According to How was this answer posted after this question was closed? (found by Joseph Wright in the comments) the server accepts answers to closed questions for a grace period of up to four hours after they were closed. If one starts writing an answer before the question is closed or just has the question opened in a tab in un-closed state one can just ...


I'm not so sure that's that messed up. The rationale behind it is to avoid trolling and falsifying votes. Imagine someone answers a question and decides to boost his rep. All he would have to do is frantically create new accounts and hit the upvote icon. Now that would be messed up... At first these things are less obvious and probably seem absurd, but IMHO ...


This is the limit on edits: Users with 2K+ reputation: These users have the edit privilege, implying they can make edits without it requiring approval by peers; Users with < 2K reputation: These users are subject to peer-reviewed edits (by those above) that should be substantive. Substantive here means at "at least 6 characters". First of all, the ...


I disagree with the "forces them". You shouldn't post a non-answer (that what we call, beside others, a comment posted as an answer) if you don't have enough reputation yet. This is meant as a protection mechanism to avoid spam or other unwanted comments. However, I see how this can be frustrating. Having a rep limit on posting answers would not make sense, ...


For what it's worth: the system does have a concept of "we trust your account, go ahead and skip the initial low-permissions phase". This privileges-conferring mechanism is called the association bonus, and the threshold is set at 200 points: once you have earned that much reputation on one Stack Exchange site, you automatically get a bonus of 100 points ...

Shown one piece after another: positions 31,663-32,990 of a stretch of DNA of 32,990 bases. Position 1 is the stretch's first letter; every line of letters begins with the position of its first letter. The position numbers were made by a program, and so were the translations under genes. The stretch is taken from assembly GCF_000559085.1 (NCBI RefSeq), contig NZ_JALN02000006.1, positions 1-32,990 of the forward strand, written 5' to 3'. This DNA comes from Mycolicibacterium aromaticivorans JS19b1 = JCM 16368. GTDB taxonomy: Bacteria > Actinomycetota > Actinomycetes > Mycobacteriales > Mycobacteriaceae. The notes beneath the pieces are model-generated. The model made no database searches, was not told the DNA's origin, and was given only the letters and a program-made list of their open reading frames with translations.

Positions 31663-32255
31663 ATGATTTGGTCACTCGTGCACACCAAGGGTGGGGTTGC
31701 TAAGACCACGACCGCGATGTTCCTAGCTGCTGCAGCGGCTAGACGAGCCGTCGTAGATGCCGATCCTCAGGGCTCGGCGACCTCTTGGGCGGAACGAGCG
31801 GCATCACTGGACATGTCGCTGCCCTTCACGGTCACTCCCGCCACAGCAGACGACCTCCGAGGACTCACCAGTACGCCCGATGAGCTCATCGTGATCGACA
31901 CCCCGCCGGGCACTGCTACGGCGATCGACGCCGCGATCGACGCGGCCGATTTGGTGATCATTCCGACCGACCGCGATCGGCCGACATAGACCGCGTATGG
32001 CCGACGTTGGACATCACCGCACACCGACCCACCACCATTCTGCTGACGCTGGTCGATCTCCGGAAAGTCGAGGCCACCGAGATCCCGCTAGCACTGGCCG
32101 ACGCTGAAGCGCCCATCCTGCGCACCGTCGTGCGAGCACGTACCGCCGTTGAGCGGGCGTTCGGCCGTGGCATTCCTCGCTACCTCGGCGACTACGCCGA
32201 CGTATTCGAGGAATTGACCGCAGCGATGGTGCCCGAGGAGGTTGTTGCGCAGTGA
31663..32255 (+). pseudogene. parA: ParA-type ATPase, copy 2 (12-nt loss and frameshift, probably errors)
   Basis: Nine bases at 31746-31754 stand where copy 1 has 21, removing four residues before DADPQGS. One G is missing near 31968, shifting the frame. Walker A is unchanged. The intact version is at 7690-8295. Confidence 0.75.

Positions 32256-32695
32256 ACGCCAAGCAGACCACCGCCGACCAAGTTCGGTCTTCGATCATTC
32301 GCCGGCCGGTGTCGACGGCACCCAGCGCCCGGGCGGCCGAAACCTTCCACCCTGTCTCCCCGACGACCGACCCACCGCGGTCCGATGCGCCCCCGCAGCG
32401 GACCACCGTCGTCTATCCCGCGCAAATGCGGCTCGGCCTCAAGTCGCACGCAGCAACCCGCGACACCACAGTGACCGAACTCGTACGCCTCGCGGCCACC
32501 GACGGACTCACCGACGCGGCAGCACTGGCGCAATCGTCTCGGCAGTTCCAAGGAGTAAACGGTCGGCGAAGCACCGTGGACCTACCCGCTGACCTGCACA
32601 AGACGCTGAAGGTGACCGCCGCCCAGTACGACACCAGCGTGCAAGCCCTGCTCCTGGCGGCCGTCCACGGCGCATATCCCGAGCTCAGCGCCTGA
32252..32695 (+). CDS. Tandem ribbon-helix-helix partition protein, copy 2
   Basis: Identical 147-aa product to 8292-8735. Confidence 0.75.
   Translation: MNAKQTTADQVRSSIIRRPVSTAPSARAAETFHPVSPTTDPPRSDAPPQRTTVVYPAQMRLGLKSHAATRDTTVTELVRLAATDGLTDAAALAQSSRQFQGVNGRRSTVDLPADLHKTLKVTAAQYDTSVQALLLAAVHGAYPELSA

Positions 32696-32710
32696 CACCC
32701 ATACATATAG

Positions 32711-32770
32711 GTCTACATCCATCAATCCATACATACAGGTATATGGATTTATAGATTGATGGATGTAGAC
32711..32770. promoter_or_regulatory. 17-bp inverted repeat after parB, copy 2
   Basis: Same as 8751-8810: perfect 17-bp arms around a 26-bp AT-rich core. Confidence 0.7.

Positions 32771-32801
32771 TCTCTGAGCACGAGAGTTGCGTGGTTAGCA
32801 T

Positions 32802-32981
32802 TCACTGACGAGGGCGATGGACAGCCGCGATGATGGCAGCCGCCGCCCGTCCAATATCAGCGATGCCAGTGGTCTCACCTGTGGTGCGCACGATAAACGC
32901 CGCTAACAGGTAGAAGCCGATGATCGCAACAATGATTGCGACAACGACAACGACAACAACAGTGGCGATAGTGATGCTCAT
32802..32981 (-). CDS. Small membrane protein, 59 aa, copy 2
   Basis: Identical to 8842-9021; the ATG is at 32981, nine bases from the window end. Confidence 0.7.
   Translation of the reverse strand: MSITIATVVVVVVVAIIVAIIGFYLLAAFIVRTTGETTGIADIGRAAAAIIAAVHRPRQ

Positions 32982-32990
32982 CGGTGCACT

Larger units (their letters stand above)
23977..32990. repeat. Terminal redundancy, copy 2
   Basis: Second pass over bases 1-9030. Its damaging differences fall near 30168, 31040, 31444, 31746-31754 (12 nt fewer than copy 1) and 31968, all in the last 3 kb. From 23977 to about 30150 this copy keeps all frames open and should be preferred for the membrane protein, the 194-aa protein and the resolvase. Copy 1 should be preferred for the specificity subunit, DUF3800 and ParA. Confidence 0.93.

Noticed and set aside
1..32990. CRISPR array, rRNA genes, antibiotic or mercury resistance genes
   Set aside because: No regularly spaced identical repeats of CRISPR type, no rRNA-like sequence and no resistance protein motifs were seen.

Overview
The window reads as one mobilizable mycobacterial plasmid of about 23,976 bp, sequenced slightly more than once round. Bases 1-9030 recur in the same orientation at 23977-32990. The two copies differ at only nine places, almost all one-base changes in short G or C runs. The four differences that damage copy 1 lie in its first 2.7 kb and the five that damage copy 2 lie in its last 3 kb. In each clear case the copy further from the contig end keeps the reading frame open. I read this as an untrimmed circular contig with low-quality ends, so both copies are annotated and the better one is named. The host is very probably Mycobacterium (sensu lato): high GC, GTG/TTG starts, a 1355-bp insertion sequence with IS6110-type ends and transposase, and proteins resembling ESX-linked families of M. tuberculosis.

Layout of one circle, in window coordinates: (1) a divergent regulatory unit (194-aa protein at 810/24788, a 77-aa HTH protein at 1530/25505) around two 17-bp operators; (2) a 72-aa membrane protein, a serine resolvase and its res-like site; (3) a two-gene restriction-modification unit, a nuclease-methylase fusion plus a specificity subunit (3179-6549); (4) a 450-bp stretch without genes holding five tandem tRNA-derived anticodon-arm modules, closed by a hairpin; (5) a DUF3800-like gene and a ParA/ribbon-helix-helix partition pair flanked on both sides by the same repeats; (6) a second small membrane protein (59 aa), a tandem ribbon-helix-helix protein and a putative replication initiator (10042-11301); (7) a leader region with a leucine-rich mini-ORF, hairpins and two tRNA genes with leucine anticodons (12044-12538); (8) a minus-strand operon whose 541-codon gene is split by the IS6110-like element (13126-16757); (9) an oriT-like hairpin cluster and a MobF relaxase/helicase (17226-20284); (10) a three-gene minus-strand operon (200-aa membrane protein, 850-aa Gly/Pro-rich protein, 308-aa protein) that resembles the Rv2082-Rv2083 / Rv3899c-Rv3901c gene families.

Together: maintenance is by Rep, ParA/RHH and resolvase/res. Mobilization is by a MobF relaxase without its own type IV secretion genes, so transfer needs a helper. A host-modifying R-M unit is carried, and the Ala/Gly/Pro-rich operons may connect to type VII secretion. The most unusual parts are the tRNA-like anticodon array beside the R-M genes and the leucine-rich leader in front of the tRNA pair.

You need a reputation of 50 for unconfined commenting. See the privileges page for other thresholds.


The problem is that no laws can be "fair". As Count Zero explains, the SE laws are quite fine-tuned to make the sites run fluently. But each law puts someone in "wrong position". Your situation is so occasional that the law cannot cover it. I believe you'll soon bump into a problem that you can ask about and get the necessary reputation points.


I admittedly have no idea why this actually is the case, but my guess would be that the reasoning might have gone something like the following: commenting is perhaps more conducive to spam than is answering, and so we might want a user to demonstrate that they really intend to be part of the community before allowing them to comment wherever they please. Of ...


It seems to me that this has something to do with the inverted (?) color scheme you're using. Generally, the revamped system works like this: There are two types of messages, inbox and notifications. We’re fiercely protective of the inbox, making sure only actionable things directed at you go into it. Comments, answers, a handful of post notices, ...


The maintainers question is a CW question, you only need 100 rep to edit these. The DANTE question is a regular question, you need 2000 rep to edit these, but only 500 rep to edit their tags, so you're in between with ~1.8k. Usually, however, you should be able to suggest edits while you're below 2000 rep, on the main site as well as on meta afaik. For more ...


Internationalization seems to be the Vietnam of Stack Exchange Network. A fix has been pushed out and we've even improved the tools a bit, so hopefully this won't happen again*. * I'm not betting on that, though :)


No. In the same way that mod votes are binding as we are expected to have experience in using them, once you have shown knowledge in a particular tag it's expected that you do know about it. So you are in a position to judge if a question should be closed.


Believe me, the Great Big Orange Banner was infinitely[1] more annoying. [1] As a mathematician, I'm officially sanctioned one hyperbole[2] per day. This was not it. [2] And I'm prohibited Bad Puns. Tough.


I've just tried to repro and couldn't. Given the age of the question and the number of refactorings we've gone through, my best guess is that we fixed this sometime in 2013. :-)

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